In a recent post, Facebook’s founder outlined his privacy-focused vision for the future of social networking. Mark Zuckerberg’s vision has been laid out into interrelated categories: Encryption, safety, secure data storage, private interactions, reducing permanence, and interoperability. Though this vision is more a set of goals than a list of concrete mechanisms, there are some components that point to clear ideas of what we can expect from the social media giant. We’ve gone through each category to provide you with the four major key takeaways so you can start to think about how Facebook’s transition may affect your business:
Encryption, Safety, and Secure Data Storage
“There is a growing awareness that the more entities that have access to your data, the more vulnerabilities there are for someone to misuse it or for a cyber attack to expose it. There is also a growing concern among some that technology may be centralizing power in the hands of governments and companies like ours. And some people worry that our services could access their messages and use them for advertising or in other ways they don’t expect."
The takeaway: These three aspects of Facebook’s vision can be directly linked to an attempt to recapture trust. Last year, the number of Facebook’s European daily active users (DAUs) decreased by 4 million from Q1 to Q3, prompting analysts to suggest that the platform’s ongoing privacy scandals and the GDPR were leading users to step away. The number of European DAUs have since stabilized, but a decline in trust of the social network is still a prominent concern. As such, Facebook is beginning to model its platform in ways that could address these concerns.
2. Private interactions
“People should have simple, intimate places where they have clear control over who can communicate with them and confidence that no one else can access what they share.”
The term “Dark Social” was coined by a senior editor at The Atlantic in 2012, and is meant to describe website referrals that are difficult to track. When checking your site analytics you may notice a large amount of direct traffic to specific pages. This doesn’t necessarily mean that visitors know exact page links, but are instead most likely the result of dark social (i.e. untrackable referrals), For example, link sharing through messaging.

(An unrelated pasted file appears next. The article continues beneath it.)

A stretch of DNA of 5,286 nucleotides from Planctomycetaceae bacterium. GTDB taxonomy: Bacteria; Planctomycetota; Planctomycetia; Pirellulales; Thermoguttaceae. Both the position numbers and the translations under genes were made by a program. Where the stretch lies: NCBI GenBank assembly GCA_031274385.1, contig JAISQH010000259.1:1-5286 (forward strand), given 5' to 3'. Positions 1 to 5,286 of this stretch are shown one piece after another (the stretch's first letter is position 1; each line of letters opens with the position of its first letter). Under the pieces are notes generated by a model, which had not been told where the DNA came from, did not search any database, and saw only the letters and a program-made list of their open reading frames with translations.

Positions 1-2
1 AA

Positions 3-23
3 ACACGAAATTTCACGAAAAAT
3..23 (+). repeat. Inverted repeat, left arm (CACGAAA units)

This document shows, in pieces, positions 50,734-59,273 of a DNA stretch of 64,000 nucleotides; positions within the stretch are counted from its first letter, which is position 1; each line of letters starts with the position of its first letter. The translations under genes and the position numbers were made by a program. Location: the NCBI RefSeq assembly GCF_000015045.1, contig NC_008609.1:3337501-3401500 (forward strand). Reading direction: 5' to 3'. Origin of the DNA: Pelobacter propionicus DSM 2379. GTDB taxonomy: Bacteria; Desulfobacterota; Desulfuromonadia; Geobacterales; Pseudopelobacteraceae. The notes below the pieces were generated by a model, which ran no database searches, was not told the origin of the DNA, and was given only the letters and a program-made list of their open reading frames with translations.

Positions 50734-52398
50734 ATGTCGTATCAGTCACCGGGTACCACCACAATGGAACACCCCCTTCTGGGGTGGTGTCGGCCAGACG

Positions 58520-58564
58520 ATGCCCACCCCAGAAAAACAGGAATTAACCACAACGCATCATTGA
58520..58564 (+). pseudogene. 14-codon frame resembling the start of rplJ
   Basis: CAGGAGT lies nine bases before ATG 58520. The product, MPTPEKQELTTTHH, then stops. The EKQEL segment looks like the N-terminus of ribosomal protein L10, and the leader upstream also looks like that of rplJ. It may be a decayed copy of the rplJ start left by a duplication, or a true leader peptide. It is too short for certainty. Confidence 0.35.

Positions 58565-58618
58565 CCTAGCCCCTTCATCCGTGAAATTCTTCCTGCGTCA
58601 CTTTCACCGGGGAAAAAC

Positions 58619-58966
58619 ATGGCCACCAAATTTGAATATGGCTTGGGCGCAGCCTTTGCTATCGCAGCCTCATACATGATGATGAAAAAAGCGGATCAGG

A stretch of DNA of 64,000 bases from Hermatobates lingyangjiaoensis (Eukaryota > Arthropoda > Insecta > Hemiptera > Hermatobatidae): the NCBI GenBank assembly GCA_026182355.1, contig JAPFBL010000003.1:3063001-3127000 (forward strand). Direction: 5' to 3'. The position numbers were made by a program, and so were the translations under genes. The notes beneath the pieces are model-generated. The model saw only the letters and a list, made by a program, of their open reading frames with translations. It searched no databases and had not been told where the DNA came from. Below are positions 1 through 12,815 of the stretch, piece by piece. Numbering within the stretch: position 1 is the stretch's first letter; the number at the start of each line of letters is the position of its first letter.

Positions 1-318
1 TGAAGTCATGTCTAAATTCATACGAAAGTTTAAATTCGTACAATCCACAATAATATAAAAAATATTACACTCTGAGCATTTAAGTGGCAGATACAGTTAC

The takeaway: As much as 84% of all shares to websites across the internet are untracked. There are ways to deal with dark social, but it’s not an exact science, and this number is likely to increase as Facebook shifts more of their users’ focus from public to private sharing. It is unclear on how this will exactly affect paid social, specifically the use of Facebook Pixel and targeted ads, but we can say with certainty that shifting to a “messaging-first” social platform with end-to-end encryption will definitely change the face of advertising.
3. Reducing permanence
“People should be comfortable being themselves, and should not have to worry about what they share coming back to hurt them later. So we won’t keep messages or stories around for longer than necessary to deliver the service or longer than people want them.”
The takeaway: Ephemeral content is on the rise—starting with Snapchat and transitioning into the widespread usage of Instagram Stories, people like sharing content that, if not archived, will automatically be deleted after a while. It is no surprise that Facebook plans to further this with automatically deleted messages. In combining this with private interactions, we expect Facebook to release a tool similar to Instagram’s “close friends” option for stories, where users can privately share ephemeral content with a specific person or groups of people.
“People should be able to use any of our apps to reach their friends, and they should be able to communicate across networks easily and securely.”
The takeaway: Earlier this year, Mr. Zuckerberg announced an upcoming technical integration of WhatsApp, Instagram, and Messenger. This could provide added convenience—one example is the current sharing of private telephone numbers over e-commerce integrations like Facebook Marketplace. Instead, users who use Messenger as their primary messaging service could contact prospective buyers or sellers on WhatsApp without actually exchanging numbers. On the other hand, it’s unclear how this technical integration would be legally feasible throughout Europe, as Germany’s national competition regulator recently ordered Facebook to stop combining user data from different sources without their voluntary consent.
The future of Facebook promises many exciting changes. Though we only have a small glimpse into what this future may be, we certainly know that consumer privacy will play an important role. How will this affect your brand? We’ll keep you updated every step of the way—stay tuned!